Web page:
The Loss of Jewish Media

The current economic downturn has hurt people in nearly every sector of life – “From Wall St. to Main St.” has become the de rigueur headline for newspapers across America. The print media has been hit hard, as we have seen mainstream publications CosmoGirl and The New York Sun shut its doors. And, according to Rebecca Spence in The Forward (which is safe), the Jewish media is no exception. Many magazines that have tried to piggyback on the recent “cultural renaissance” of the Jewish community have now failed. But this isn’t a problem just for writers and editors – it has created a void for young Jews, especially the unaffiliated, who looked to these publications as an entry point to the Jewish community.

Rebecca cites the success of the magazine Heeb and the record label JDub as having spurred a greater interest in Jewish cultural identity. She spoke with Roger Bennett, senior vice president at the Andrea and Charles Bronfman Philanthropies and a founder of Guilt & Pleasure, a quarterly journal of Jewish ideas, who said:

From the startup of record labels, to a slew of unbelievable novels, to a cluster of new, differing voices in the form of magazines — young people were hungry to make meaning and reinforce Jewish identity and experience community on their own terms.

Jewish Living and American Jewish Life were both born out of this progression, and now they are both out of business. These magazines were designed to reach across the Jewish spectrum and speak to both the affiliated and unaffiliated members of the community. Jewish living, which was supposed to be an answer to Martha Stewart Living, aimed to speak to everybody “from the Modern Orthodox to the intermarried.”

But it was the younger generation of Jews that were the targets of these publications. “These magazines all came about as a younger generation of Jews began to identify with their Judaism through culture — including music, literature, or art,” Rebecca writes. At JOI, we know how hard it is to create programming that resonates with Jewish young adults – and these magazines were something of an outlet. There are still websites like Nextbook and Jewcy, but the fact that these magazines had circulations in the hundreds of thousands demonstrates their effectiveness. It also shows that there is an “apparent hunger for Jewish culture” among younger Jews.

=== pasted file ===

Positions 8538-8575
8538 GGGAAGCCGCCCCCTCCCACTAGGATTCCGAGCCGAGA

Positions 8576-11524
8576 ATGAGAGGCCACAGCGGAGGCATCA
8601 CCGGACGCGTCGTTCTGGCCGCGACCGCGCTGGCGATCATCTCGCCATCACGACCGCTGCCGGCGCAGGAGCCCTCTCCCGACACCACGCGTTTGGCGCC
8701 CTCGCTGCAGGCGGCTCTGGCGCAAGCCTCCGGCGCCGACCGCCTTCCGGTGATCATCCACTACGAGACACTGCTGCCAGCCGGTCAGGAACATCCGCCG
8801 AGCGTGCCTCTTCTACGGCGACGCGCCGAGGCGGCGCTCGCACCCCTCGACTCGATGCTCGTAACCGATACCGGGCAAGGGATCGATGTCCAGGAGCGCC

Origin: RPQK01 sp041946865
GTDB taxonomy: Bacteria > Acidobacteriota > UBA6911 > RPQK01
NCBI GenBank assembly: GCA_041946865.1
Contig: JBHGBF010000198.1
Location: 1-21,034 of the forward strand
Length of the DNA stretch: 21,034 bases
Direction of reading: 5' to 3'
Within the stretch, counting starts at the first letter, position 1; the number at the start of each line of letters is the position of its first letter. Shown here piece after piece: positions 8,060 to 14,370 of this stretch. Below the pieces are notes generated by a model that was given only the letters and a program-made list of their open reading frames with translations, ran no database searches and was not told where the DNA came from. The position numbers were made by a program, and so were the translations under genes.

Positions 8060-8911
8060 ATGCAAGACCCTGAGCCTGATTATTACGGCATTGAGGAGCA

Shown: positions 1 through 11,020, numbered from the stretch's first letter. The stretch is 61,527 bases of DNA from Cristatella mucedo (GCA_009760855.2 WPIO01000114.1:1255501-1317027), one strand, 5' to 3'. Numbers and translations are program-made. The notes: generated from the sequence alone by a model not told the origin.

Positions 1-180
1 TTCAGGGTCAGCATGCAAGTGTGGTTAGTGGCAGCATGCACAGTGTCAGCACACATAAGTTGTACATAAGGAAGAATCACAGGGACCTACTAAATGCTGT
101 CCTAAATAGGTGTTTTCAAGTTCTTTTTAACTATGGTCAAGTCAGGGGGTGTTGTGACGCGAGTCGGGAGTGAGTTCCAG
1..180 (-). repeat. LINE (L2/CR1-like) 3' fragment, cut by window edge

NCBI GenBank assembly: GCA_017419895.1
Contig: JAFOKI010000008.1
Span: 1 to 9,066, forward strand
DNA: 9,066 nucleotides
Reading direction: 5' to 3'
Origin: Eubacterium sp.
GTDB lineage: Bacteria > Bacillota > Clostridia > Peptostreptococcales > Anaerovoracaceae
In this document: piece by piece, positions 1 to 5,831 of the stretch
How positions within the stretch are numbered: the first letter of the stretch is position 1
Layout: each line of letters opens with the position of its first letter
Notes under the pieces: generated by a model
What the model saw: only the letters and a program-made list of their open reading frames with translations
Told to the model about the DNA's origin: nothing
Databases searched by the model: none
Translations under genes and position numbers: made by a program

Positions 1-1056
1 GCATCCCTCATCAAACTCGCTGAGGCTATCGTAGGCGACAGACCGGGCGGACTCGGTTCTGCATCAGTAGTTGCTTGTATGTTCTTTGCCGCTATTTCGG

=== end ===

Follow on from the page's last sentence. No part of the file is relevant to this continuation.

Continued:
Towards the end of the piece, Rebecca writes: “And for every energized, culture-hungry young Jew, there are just as many — if not more — who are unaffiliated.” Jewish magazines that speak to Jews of all stripes offer a great, low barrier way to not only help strengthen Jewish identity, but also attract and engage the unaffiliated. It’s impossible to say if these magazines were indeed reaching and engaging the unaffiliated members of the community, but high circulation points to evidence that they had found a certain success. We’re sad to see these magazines go out of business, and we hope they will return when the economy turns around.

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